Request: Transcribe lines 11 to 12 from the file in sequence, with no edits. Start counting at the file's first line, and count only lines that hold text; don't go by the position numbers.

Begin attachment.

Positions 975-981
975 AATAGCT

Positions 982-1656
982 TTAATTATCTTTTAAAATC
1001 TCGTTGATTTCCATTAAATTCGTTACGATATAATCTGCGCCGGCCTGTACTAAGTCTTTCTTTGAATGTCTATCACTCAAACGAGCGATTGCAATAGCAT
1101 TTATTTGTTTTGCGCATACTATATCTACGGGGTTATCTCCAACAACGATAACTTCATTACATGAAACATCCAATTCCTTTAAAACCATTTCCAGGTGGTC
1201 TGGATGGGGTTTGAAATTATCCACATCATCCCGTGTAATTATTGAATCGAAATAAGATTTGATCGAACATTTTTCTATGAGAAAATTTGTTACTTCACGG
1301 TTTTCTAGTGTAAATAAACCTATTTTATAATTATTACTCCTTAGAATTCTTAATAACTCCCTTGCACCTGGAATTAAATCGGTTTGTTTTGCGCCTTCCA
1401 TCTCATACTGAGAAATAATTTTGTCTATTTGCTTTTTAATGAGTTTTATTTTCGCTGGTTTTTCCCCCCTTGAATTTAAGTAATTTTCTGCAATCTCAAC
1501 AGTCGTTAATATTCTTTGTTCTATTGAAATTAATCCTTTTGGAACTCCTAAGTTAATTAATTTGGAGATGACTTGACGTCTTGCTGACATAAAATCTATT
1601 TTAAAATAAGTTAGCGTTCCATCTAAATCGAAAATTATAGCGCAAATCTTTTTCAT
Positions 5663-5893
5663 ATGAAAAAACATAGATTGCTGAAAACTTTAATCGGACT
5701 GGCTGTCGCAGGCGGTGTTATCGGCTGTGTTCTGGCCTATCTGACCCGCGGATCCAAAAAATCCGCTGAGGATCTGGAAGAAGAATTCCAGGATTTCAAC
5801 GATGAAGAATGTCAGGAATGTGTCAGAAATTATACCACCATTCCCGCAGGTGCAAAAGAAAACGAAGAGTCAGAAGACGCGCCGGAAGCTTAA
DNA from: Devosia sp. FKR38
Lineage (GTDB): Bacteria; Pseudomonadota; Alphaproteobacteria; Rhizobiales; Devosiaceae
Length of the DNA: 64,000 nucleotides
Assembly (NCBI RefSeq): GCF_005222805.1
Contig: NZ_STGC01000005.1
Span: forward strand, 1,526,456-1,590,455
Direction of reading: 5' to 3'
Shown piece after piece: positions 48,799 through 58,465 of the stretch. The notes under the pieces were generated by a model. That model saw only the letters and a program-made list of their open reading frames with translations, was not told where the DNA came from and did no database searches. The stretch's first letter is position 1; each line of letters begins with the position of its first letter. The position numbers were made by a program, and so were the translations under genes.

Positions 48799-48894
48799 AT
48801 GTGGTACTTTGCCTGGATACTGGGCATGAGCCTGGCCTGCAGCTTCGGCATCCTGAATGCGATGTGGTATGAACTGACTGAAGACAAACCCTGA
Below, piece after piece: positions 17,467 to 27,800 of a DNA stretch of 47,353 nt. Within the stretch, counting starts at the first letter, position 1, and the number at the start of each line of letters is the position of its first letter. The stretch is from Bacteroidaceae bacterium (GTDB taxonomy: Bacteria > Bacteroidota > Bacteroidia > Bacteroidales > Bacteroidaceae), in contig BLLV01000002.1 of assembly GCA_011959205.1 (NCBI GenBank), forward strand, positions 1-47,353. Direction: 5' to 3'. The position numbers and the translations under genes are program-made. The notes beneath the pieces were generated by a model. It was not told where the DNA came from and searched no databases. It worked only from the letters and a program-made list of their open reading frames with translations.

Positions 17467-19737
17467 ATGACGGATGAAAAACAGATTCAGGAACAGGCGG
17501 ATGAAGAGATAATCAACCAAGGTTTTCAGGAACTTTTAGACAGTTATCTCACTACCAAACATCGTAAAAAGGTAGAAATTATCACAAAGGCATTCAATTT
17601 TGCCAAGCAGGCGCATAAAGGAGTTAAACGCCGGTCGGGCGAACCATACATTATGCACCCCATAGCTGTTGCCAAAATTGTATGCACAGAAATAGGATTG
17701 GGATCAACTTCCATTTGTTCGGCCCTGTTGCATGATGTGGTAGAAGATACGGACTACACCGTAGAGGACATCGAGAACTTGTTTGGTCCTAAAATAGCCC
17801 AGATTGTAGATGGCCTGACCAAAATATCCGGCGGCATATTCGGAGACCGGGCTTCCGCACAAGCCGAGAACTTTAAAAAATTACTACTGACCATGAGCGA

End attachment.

1601 TTAAAATAAGTTAGCGTTCCATCTAAATCGAAAATTATAGCGCAAATCTTTTTCAT
Positions 5663-5893